- Written by Linda Hershman, LMFT, MS Linda Hershman, LMFT, MS
Alan and Joan* threw a big bash to celebrate their 40th wedding anniversary. Surrounded by their children, grandchildren, and friends, the champagne flowed as they toasted a life well lived.
19,322: The number of funeral homes in the U.S. in 2017, according to the National Directory of Morticians Redbook.
- Written by Natasha Shane Natasha Shane
Over the last decade, more and more grandparents have taken on the responsibility of raising their children’s children. For many today, the notion of spoiling their grandchildren for a few hours and then “giving them back” just isn’t a reality.
According to AARP, there are more than 2.5 million grandparents raising grandchildren in the United States. In Pennsylvania, nearly 240,000 children under age 18 live in homes where the householders (caregivers) are grandparents or other relatives.
Grandparents are not only providing for their grandchildren’s day-to-day needs, but they are also playing a bigger role in their education than ever before, which means learning new technologies and communication tools. It also means becoming their grandchild’s learning coach and mentor.
For some, communicating with teachers doesn’t come naturally. Many grandparents raised children at a time when there wasn’t a lot of direct communication with teachers other than periodic parent-teacher conferences.
Nowadays, teachers are emailing daily; we can receive information about our children’s test scores and behavior patterns in real time.
Technology is also advancing so rapidly that it’s difficult for those who aren’t fully immersed in it to keep up. Schoolchildren have grown up in this technology culture, and it creates a large gap between them and older generations who haven’t adapted to the change.
For some grandparents, it can be embarrassing and frustrating when they don’t know things related to technology and curriculum topics. It’s even harder when they don’t feel they can reach out for help.
Supporting a school-aged child takes a lot of time and energy. It also requires a lot of engagement on the grandparent’s part.
Here are five tips to help you navigate this year’s back-to-school season and help your grandchildren have the best school year yet.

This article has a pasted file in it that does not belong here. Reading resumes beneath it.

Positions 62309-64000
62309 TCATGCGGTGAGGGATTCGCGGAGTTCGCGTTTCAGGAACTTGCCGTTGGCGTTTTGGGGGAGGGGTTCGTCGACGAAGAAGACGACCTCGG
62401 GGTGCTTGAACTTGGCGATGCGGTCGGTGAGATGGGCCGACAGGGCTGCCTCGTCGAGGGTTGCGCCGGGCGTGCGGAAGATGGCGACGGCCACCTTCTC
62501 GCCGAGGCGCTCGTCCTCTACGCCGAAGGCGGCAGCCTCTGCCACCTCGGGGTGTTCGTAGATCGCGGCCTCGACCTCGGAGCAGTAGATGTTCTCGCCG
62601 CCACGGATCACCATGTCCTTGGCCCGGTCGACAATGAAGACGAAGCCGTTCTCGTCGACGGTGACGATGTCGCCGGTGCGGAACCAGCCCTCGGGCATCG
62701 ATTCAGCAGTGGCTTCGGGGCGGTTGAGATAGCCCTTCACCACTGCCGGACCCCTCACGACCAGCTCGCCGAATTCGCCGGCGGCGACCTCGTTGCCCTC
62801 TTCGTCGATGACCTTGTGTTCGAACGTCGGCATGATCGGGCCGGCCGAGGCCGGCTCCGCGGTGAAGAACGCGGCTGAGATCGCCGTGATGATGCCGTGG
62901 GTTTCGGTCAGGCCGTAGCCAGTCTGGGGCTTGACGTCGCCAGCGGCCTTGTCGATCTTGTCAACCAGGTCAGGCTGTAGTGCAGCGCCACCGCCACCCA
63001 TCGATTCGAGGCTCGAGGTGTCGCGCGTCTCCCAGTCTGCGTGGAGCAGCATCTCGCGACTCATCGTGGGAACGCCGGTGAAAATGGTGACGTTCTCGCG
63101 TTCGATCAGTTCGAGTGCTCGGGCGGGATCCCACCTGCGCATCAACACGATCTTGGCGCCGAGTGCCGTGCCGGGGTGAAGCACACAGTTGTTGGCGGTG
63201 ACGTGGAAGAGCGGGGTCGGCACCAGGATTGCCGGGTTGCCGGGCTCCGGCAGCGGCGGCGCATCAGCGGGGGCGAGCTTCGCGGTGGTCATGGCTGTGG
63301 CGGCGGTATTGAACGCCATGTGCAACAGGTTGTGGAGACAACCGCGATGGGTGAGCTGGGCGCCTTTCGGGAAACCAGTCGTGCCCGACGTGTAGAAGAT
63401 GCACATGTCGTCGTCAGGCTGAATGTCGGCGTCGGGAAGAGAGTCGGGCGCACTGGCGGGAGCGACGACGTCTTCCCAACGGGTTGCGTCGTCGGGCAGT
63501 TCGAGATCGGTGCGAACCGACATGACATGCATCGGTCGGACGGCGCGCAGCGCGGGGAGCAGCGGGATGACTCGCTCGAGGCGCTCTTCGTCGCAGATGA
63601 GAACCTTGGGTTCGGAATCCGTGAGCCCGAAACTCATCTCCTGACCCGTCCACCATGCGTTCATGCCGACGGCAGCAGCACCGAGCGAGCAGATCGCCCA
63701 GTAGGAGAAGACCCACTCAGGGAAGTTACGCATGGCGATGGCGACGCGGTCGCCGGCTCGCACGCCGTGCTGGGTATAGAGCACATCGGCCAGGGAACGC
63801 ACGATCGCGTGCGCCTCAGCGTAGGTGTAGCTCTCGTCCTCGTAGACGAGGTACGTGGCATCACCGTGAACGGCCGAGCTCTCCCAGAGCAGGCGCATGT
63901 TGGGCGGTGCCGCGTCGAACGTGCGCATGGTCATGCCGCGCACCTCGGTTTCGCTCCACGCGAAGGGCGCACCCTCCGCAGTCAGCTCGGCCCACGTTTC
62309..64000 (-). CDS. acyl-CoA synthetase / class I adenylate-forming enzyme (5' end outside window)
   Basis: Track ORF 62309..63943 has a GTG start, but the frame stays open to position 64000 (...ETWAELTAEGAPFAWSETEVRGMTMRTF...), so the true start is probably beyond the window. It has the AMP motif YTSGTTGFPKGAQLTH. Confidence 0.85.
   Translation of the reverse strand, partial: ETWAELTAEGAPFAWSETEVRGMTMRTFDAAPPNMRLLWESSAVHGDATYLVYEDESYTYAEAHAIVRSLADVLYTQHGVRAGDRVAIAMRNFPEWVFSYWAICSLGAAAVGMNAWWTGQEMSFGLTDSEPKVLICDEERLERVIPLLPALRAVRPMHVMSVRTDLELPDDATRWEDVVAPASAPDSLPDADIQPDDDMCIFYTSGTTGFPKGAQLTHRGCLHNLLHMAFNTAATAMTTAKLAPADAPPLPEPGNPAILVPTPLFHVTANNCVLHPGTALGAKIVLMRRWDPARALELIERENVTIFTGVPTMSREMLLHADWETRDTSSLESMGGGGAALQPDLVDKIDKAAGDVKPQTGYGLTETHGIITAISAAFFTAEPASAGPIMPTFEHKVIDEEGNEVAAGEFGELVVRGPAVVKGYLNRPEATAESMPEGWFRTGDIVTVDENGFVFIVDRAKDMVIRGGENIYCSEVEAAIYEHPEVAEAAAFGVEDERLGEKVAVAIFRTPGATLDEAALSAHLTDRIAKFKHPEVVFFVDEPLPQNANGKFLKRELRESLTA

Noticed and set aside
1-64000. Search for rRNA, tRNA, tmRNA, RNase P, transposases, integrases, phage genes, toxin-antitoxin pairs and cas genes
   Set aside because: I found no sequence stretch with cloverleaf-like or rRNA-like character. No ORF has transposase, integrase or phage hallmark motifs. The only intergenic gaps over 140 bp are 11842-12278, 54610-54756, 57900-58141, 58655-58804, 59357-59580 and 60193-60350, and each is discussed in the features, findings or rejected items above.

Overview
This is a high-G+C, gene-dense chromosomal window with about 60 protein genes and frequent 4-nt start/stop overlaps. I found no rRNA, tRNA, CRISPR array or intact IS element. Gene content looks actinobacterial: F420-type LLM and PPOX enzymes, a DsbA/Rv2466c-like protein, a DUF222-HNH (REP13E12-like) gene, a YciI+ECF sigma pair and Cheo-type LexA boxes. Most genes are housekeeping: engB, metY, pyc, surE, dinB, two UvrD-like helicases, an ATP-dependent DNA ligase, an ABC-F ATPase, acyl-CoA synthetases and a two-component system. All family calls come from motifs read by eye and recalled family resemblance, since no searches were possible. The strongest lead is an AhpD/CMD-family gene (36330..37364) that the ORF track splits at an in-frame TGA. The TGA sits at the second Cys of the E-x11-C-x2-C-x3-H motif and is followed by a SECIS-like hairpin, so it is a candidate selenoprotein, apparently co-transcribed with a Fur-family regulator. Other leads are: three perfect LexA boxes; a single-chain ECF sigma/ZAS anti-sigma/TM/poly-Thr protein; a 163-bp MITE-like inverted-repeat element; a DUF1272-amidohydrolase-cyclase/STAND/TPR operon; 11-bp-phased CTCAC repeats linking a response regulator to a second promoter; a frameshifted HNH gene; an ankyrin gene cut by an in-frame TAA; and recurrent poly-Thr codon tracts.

1. Engage with your grandchildren and their teachers. Interact with your student and familiarize yourself with what they’re learning.
It’s also important to have an open line of communication with your student’s teachers. This will make it easier to help your student stay on top of assignments and spot when they fall behind.
2. Look into any school programs that assist your grandchildren while they’re at home. Some schools offer classes that give parents and grandparents tools to support their students with math strategies, the writing process, and note taking and test taking, among other skills.
3. Keep technology skills sharp or learn new ones by taking advantage of technology support sessions or classes. Students today are immersed in technology that advances more quickly than ever before.
It’s important to understand how your students are using technology such as email, social media, and tools like DropBox to help them maximize their benefits, as well as to keep them safe online.
There are often resources available at community centers or local colleges if your school doesn’t offer this support.
4. Take advantage of your school’s mentoring support. Mentors are fantastic resources with a wealth of knowledge and practical advice to share. They can provide tips on how best to help the students in your life succeed in and out of the classroom.
5. Take a deep breath. It can be overwhelming to stay on top of new technology and the new ways in which some subjects are taught.
Natasha Shane is a family involvement manager at Commonwealth Charter Academy, a Pennsylvania public cyber charter school with year-round open enrollment. For more information, please visit www.ccaeducate.me.
- Written by Randal C. Hill Randal C. Hill
The Great Depression strangled the economies of many of American cities, including Manchester, New Hampshire, the hometown of the McDonald brothers.
- Written by Abby Stokes Abby Stokes
You don’t need to be a neatnik for the sake of your buddy, the computer. It couldn’t care less whether you can find the documents you “penned.”